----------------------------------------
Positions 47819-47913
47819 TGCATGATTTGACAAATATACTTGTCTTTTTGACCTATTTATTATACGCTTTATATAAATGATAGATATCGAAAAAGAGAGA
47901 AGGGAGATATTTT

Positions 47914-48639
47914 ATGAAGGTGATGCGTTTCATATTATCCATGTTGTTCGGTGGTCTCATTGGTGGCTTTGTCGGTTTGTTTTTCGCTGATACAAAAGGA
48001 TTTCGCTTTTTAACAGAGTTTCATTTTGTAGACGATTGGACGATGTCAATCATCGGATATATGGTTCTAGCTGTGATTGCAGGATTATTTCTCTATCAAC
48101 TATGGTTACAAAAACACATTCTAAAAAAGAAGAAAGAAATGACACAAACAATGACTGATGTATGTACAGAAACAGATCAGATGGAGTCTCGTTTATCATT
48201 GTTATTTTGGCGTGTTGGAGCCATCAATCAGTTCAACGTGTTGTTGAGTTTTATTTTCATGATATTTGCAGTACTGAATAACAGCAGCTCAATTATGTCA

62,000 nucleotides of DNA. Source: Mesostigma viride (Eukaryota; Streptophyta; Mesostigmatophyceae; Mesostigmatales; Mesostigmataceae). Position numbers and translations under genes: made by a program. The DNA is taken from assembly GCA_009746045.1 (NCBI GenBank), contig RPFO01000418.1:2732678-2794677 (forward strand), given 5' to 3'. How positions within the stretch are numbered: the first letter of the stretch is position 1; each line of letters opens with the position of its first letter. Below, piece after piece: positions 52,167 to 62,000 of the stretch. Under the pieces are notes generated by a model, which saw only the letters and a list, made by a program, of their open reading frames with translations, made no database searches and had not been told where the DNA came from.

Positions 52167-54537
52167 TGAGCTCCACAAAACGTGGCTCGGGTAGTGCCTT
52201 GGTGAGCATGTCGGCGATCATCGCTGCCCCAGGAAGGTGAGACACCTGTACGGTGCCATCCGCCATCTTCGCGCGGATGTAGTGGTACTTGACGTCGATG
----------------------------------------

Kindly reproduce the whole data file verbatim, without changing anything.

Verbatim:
Positions 47819-47913
47819 TGCATGATTTGACAAATATACTTGTCTTTTTGACCTATTTATTATACGCTTTATATAAATGATAGATATCGAAAAAGAGAGA
47901 AGGGAGATATTTT

Positions 47914-48639
47914 ATGAAGGTGATGCGTTTCATATTATCCATGTTGTTCGGTGGTCTCATTGGTGGCTTTGTCGGTTTGTTTTTCGCTGATACAAAAGGA
48001 TTTCGCTTTTTAACAGAGTTTCATTTTGTAGACGATTGGACGATGTCAATCATCGGATATATGGTTCTAGCTGTGATTGCAGGATTATTTCTCTATCAAC
48101 TATGGTTACAAAAACACATTCTAAAAAAGAAGAAAGAAATGACACAAACAATGACTGATGTATGTACAGAAACAGATCAGATGGAGTCTCGTTTATCATT
48201 GTTATTTTGGCGTGTTGGAGCCATCAATCAGTTCAACGTGTTGTTGAGTTTTATTTTCATGATATTTGCAGTACTGAATAACAGCAGCTCAATTATGTCA

62,000 nucleotides of DNA. Source: Mesostigma viride (Eukaryota; Streptophyta; Mesostigmatophyceae; Mesostigmatales; Mesostigmataceae). Position numbers and translations under genes: made by a program. The DNA is taken from assembly GCA_009746045.1 (NCBI GenBank), contig RPFO01000418.1:2732678-2794677 (forward strand), given 5' to 3'. How positions within the stretch are numbered: the first letter of the stretch is position 1; each line of letters opens with the position of its first letter. Below, piece after piece: positions 52,167 to 62,000 of the stretch. Under the pieces are notes generated by a model, which saw only the letters and a list, made by a program, of their open reading frames with translations, made no database searches and had not been told where the DNA came from.

Positions 52167-54537
52167 TGAGCTCCACAAAACGTGGCTCGGGTAGTGCCTT
52201 GGTGAGCATGTCGGCGATCATCGCTGCCCCAGGAAGGTGAGACACCTGTACGGTGCCATCCGCCATCTTCGCGCGGATGTAGTGGTACTTGACGTCGATG